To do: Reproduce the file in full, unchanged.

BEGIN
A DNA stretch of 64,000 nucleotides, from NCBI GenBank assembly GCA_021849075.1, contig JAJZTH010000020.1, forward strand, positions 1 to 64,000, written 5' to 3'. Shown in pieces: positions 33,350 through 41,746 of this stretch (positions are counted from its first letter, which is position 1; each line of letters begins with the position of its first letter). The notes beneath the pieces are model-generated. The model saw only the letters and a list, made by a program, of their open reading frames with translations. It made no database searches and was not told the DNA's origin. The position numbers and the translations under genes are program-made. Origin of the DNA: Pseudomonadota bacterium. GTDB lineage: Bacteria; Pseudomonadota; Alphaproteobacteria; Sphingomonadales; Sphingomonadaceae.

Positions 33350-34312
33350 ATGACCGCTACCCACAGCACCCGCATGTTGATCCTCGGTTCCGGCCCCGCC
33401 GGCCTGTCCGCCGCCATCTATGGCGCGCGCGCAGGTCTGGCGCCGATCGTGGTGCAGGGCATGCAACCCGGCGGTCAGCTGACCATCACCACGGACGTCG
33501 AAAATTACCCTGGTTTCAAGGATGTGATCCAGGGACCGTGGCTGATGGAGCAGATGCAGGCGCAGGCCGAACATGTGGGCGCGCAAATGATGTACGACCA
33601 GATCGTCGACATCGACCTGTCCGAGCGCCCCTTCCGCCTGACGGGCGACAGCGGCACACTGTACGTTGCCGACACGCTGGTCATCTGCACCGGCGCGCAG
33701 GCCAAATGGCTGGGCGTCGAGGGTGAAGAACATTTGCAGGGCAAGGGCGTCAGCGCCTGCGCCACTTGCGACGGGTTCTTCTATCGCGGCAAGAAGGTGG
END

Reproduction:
A DNA stretch of 64,000 nucleotides, from NCBI GenBank assembly GCA_021849075.1, contig JAJZTH010000020.1, forward strand, positions 1 to 64,000, written 5' to 3'. Shown in pieces: positions 33,350 through 41,746 of this stretch (positions are counted from its first letter, which is position 1; each line of letters begins with the position of its first letter). The notes beneath the pieces are model-generated. The model saw only the letters and a list, made by a program, of their open reading frames with translations. It made no database searches and was not told the DNA's origin. The position numbers and the translations under genes are program-made. Origin of the DNA: Pseudomonadota bacterium. GTDB lineage: Bacteria; Pseudomonadota; Alphaproteobacteria; Sphingomonadales; Sphingomonadaceae.

Positions 33350-34312
33350 ATGACCGCTACCCACAGCACCCGCATGTTGATCCTCGGTTCCGGCCCCGCC
33401 GGCCTGTCCGCCGCCATCTATGGCGCGCGCGCAGGTCTGGCGCCGATCGTGGTGCAGGGCATGCAACCCGGCGGTCAGCTGACCATCACCACGGACGTCG
33501 AAAATTACCCTGGTTTCAAGGATGTGATCCAGGGACCGTGGCTGATGGAGCAGATGCAGGCGCAGGCCGAACATGTGGGCGCGCAAATGATGTACGACCA
33601 GATCGTCGACATCGACCTGTCCGAGCGCCCCTTCCGCCTGACGGGCGACAGCGGCACACTGTACGTTGCCGACACGCTGGTCATCTGCACCGGCGCGCAG
33701 GCCAAATGGCTGGGCGTCGAGGGTGAAGAACATTTGCAGGGCAAGGGCGTCAGCGCCTGCGCCACTTGCGACGGGTTCTTCTATCGCGGCAAGAAGGTGG